Voir la page en français

Cereals endophytes : biostimulation and biocontrol

SYMUNITY team / Pascal Ratet

Cereals (wheat, barley, etc.) are important plant species from an agronomic point of view. Like all plant crops, they are subjected to abiotic and biotic stresses. To adapt to these different stresses, cereals set up defense and/or adaptation mechanisms. They can also associate with beneficial microorganisms allowing them to grow better (biostimulation) and/or defend themselves against pathogens (biocontrol).

Our team uses two cereal species: wheat (Triticum aestivum) and Brachypodium distachyon, and studies the impact of beneficial soil microorganisms on their growth and protection against diseases.


Interactions between cereals and diazotrophic bacteria

Field crops such as wheat, barley, corn require the addition of chemical fertilizers for their growth. We would like to know if these crops are able to interact with microorganisms fixing atmospheric nitrogen. Nitrogen (N2) fixing endophytes are for example present in sugarcane. We have isolated root endophytes capable of fixing nitrogen in vitro from organically grown wheat (field plants cultivated without synthetic fertilizers). Several bacteria were isolated and the genome of one of them was sequenced (unpublished data). Preliminary experiments indicate a close association of one of these strains with wheat roots. Further experiments will show whether this bacterium can behave as an endophyte and/or promote the growth of wheat or Brachypodium.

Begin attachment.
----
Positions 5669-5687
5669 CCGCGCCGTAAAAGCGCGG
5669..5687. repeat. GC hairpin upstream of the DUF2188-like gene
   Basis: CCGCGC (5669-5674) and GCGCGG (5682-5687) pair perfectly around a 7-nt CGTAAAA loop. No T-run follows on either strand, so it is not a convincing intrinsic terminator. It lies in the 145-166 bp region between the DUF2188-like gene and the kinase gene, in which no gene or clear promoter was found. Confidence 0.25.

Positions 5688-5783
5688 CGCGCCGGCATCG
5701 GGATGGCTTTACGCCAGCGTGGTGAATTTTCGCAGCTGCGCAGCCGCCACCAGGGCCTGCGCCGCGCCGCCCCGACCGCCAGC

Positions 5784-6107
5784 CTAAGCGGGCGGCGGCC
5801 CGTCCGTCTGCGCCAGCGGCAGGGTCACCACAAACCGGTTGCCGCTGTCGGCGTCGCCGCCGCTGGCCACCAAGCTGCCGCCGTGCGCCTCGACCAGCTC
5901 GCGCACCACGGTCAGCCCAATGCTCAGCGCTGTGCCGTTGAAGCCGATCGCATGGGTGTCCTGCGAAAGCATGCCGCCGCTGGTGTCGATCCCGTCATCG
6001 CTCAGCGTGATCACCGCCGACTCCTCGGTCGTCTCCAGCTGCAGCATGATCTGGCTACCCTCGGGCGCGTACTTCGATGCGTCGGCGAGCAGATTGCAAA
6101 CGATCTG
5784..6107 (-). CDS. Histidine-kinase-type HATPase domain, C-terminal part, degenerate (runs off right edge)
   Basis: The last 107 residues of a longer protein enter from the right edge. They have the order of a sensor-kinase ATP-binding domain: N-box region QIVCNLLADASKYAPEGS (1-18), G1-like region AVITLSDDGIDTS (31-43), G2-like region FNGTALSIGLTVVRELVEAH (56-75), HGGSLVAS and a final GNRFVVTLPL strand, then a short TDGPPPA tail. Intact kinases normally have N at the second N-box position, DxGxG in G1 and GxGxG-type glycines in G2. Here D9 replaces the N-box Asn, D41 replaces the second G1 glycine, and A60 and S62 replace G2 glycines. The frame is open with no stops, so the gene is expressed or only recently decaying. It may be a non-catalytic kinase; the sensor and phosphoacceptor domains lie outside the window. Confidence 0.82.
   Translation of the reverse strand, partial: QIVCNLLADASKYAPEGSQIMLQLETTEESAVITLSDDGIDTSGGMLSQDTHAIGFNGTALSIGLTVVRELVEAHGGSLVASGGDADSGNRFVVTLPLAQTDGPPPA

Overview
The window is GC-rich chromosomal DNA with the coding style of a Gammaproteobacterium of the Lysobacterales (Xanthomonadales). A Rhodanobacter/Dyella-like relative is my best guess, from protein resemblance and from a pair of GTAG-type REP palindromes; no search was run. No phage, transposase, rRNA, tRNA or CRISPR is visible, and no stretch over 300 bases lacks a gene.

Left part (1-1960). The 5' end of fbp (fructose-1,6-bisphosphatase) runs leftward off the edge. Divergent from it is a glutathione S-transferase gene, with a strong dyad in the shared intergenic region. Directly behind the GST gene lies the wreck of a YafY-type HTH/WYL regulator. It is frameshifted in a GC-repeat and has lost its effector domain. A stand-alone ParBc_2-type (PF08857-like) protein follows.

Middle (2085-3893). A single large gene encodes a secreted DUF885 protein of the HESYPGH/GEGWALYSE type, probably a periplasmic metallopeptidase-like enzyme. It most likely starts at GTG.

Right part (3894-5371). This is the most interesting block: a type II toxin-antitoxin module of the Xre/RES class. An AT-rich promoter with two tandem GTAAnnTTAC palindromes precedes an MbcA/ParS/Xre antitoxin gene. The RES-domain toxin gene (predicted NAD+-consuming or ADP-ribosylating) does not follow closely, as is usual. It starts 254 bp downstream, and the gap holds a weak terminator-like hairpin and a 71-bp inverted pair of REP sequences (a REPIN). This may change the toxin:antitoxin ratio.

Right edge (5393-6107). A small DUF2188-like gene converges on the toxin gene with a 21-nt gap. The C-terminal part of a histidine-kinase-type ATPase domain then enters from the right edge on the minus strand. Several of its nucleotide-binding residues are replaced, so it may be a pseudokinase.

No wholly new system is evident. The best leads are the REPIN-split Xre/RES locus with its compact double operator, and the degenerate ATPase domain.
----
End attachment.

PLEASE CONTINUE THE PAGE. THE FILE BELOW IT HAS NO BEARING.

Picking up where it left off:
Trichoderma sp.: biocontrol agent, biostimulation agent or both?

The second part of the study is to investigate the impact of the interaction between the fungus Trichoderma sp. and wheat. To do this we study the effect of the interaction on: (1) the stimulation of plant growth and (2) the protection against wheat rust. This project in the framework of a thesis (cotutelle) with Lebanon will allow to better understand the mechanisms controlling this beneficial interaction